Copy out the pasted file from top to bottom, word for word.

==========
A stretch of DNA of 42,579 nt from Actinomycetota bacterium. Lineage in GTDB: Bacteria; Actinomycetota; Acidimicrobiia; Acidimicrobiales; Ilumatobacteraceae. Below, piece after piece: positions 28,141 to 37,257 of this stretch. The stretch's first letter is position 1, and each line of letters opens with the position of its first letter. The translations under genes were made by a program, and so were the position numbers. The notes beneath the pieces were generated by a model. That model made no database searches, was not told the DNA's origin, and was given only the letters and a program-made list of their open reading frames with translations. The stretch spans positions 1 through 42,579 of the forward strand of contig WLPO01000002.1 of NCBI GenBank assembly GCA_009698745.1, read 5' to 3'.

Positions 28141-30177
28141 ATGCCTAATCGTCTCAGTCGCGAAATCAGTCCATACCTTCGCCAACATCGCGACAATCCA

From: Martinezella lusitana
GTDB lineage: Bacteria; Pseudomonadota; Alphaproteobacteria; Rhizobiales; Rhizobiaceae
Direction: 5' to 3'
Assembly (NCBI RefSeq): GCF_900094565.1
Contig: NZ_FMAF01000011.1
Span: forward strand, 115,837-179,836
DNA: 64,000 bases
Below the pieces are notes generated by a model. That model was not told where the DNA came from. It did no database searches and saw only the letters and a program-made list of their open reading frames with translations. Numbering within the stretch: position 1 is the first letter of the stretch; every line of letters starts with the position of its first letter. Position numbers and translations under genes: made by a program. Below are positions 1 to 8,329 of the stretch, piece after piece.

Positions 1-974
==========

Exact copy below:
A stretch of DNA of 42,579 nt from Actinomycetota bacterium. Lineage in GTDB: Bacteria; Actinomycetota; Acidimicrobiia; Acidimicrobiales; Ilumatobacteraceae. Below, piece after piece: positions 28,141 to 37,257 of this stretch. The stretch's first letter is position 1, and each line of letters opens with the position of its first letter. The translations under genes were made by a program, and so were the position numbers. The notes beneath the pieces were generated by a model. That model made no database searches, was not told the DNA's origin, and was given only the letters and a program-made list of their open reading frames with translations. The stretch spans positions 1 through 42,579 of the forward strand of contig WLPO01000002.1 of NCBI GenBank assembly GCA_009698745.1, read 5' to 3'.

Positions 28141-30177
28141 ATGCCTAATCGTCTCAGTCGCGAAATCAGTCCATACCTTCGCCAACATCGCGACAATCCA

From: Martinezella lusitana
GTDB lineage: Bacteria; Pseudomonadota; Alphaproteobacteria; Rhizobiales; Rhizobiaceae
Direction: 5' to 3'
Assembly (NCBI RefSeq): GCF_900094565.1
Contig: NZ_FMAF01000011.1
Span: forward strand, 115,837-179,836
DNA: 64,000 bases
Below the pieces are notes generated by a model. That model was not told where the DNA came from. It did no database searches and saw only the letters and a program-made list of their open reading frames with translations. Numbering within the stretch: position 1 is the first letter of the stretch; every line of letters starts with the position of its first letter. Position numbers and translations under genes: made by a program. Below are positions 1 to 8,329 of the stretch, piece after piece.

Positions 1-974